The US Citizenship and Immigration Services has detected fraud in, on average, 15 to 16 per cent of H-1B visa applications, according to Don Crocetti, chief of the USCIS Fraud Detection and National Security Office.
Speaking at a media roundtable in New York, he said many of these applicants used fraudulent documents to claim educational qualifications or work experience beyond what they actually had. The USCIS is now preparing to accept H-1B visa petitions starting April 1.
According to Don Neufeld, acting associate director for domestic operations, last year, the agency received 107,686 applications, about twice the number of the annual cap of 65,000.
"We don't know how many applications we will get this year, considering the economic situation. But we have made all the necessary arrangements," Neufeld said.
Like last year, the agency will receive applications between April 1 and April 5. If the cap is not reached, it will continue to accept applications for five more days. If more than 65,000 applications come in, the agency will randomly select 65,000. In addition to the 65,000 standard H1-B visas, another 20,000 visas are reserved for advanced degree holders from US universities.
This year, the application form tries to verify if the hiring institution has received any money under the Troubled Asset Relief Program, which prohibits hiring employees under the H-1B programme, he said.
Asked about the backlog of Green Cards yet to be issued, he pointed out that it was the State Department, not the agency, which dealt with the issue.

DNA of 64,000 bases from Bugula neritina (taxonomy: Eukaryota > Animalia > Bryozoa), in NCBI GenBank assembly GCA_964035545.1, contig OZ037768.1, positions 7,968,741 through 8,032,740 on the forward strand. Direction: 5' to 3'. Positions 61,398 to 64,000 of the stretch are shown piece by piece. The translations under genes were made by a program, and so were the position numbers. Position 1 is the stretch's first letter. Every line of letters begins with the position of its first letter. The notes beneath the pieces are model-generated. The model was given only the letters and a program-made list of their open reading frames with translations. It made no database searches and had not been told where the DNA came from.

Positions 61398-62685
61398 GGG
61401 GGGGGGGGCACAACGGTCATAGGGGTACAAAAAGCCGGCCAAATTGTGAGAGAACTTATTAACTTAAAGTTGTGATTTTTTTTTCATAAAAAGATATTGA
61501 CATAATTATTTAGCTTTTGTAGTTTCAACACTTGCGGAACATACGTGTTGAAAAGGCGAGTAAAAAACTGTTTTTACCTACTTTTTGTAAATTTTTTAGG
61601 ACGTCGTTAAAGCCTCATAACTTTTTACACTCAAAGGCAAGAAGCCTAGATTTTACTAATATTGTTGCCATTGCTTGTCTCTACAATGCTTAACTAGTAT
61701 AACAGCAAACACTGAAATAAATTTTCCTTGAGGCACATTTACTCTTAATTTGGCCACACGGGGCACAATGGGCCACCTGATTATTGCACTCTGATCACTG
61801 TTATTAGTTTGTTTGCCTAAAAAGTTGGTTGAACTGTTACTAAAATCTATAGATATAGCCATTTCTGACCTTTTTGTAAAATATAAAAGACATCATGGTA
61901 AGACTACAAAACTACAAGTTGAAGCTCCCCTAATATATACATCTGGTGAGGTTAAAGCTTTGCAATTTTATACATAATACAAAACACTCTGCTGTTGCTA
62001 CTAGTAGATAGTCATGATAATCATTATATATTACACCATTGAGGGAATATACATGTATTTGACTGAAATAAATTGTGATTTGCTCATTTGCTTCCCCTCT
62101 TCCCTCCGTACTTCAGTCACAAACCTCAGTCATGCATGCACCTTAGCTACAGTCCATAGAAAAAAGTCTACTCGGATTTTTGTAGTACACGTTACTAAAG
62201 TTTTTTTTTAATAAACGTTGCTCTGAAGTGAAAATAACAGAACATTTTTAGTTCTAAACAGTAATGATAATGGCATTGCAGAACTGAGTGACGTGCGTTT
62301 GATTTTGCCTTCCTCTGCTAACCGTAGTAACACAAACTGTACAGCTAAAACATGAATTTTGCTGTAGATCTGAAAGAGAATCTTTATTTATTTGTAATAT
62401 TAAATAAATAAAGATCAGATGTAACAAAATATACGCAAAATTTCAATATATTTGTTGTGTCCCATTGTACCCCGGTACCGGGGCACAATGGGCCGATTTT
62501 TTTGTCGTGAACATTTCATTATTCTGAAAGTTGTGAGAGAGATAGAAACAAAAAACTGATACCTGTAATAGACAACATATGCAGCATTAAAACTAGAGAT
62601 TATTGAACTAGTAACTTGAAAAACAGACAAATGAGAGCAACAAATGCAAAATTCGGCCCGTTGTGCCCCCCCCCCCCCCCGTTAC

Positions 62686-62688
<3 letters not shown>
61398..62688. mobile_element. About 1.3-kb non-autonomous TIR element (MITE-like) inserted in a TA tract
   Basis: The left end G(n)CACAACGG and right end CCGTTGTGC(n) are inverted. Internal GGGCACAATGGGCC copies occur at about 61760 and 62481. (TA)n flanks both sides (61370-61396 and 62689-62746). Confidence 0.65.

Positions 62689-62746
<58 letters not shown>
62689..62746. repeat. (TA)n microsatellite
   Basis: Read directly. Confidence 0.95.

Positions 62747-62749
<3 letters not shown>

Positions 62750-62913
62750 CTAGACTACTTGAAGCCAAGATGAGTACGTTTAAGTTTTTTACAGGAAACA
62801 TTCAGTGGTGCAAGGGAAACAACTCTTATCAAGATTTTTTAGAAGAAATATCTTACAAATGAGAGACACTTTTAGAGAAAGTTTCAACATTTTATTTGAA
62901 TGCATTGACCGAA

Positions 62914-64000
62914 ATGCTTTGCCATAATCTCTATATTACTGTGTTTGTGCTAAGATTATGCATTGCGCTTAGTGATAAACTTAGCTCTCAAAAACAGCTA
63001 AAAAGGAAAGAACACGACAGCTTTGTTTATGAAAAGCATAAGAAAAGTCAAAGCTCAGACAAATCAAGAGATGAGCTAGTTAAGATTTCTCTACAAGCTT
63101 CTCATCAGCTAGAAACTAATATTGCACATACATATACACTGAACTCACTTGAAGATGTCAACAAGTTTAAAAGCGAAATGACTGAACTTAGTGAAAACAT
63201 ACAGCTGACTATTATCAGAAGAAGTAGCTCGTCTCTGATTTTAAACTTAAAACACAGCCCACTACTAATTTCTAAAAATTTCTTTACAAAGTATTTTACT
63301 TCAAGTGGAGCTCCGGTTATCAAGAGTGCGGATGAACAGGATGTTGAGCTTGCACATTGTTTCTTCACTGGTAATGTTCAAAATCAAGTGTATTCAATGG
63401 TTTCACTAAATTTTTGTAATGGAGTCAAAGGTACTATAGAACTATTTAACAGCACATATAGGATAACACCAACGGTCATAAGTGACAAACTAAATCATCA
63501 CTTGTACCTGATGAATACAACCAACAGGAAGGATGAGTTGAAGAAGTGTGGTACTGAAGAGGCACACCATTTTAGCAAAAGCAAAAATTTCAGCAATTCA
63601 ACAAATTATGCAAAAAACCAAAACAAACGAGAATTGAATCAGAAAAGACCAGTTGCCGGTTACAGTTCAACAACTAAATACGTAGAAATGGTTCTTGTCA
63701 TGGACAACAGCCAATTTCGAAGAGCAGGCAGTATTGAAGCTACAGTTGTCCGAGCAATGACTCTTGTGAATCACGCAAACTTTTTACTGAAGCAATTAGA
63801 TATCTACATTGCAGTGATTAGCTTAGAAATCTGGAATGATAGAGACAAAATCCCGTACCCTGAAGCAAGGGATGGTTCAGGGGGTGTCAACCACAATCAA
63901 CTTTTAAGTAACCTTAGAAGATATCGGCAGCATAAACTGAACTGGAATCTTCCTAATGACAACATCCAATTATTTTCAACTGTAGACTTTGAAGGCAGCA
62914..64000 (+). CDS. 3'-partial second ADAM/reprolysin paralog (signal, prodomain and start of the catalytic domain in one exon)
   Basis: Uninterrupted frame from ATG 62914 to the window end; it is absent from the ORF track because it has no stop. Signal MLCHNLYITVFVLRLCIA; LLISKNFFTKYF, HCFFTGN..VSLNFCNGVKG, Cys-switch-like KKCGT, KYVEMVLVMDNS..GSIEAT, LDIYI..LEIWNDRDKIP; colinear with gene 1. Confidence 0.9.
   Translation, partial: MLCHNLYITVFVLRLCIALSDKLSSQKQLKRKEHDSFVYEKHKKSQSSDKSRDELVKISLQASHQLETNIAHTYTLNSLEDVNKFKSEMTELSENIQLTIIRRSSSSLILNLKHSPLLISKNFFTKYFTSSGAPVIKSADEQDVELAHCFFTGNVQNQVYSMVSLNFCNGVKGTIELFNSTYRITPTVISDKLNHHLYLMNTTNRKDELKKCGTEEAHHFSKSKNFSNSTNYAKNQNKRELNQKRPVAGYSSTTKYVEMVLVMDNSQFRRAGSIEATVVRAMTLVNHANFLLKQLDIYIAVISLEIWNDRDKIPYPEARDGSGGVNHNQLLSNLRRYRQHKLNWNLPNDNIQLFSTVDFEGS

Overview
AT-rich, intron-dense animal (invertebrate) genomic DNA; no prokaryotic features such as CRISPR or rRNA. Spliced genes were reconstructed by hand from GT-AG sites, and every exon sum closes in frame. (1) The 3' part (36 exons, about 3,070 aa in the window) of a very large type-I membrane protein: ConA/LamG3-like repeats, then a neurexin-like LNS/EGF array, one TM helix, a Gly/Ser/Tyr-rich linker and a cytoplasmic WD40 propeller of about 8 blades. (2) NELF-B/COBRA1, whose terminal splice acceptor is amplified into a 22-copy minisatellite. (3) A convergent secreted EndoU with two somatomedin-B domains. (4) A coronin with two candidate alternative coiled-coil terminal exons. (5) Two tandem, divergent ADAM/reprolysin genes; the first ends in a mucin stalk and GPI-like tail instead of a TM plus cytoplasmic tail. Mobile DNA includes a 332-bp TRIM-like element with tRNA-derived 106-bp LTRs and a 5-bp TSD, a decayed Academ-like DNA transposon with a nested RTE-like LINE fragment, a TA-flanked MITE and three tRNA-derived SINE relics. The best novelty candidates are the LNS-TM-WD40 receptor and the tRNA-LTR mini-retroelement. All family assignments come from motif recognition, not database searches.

The backlog of Green Card applications in the employment-based categories has forced many people to return to their native countries without getting them. The popular EB-3 category remains backlogged to 2001 for Indians. That is, only those who applied before 2001 are eligible to get a Green Card now.
Crocetti said the fraud rate in the religious worker visa category has come down after the USCIS took strong action. Earlier, 33 per cent of the applications were found to be fraudulent, he said.
Earlier, one needed to apply at the consulate get an R-1 visa with necessary documents. Now religious institutions in the US have to get an application approved, after which the USCIS would conduct an on-site inspection to verify the institution's claims.
"The number of (religious visa) applications has come down now. The USCIS action was very effective," Crocetti said.
The backlog for naturalisation and associated applications has almost been wiped out, he added.
According to Andrea Quarantillo, the USCIS New York district director, "We expect to process a naturalisation application in five months soon."
In 2007, the USCIS received 5.3 million applications nationally. Most of these had been processed by the end of 2008, Neufeld said. There is no backlog in the Federal Bureau of Investigations' background checks, too.
The agency is also revamping its IT system with help from IBM, making it more user friendly, allowing customers to create their own accounts, he added.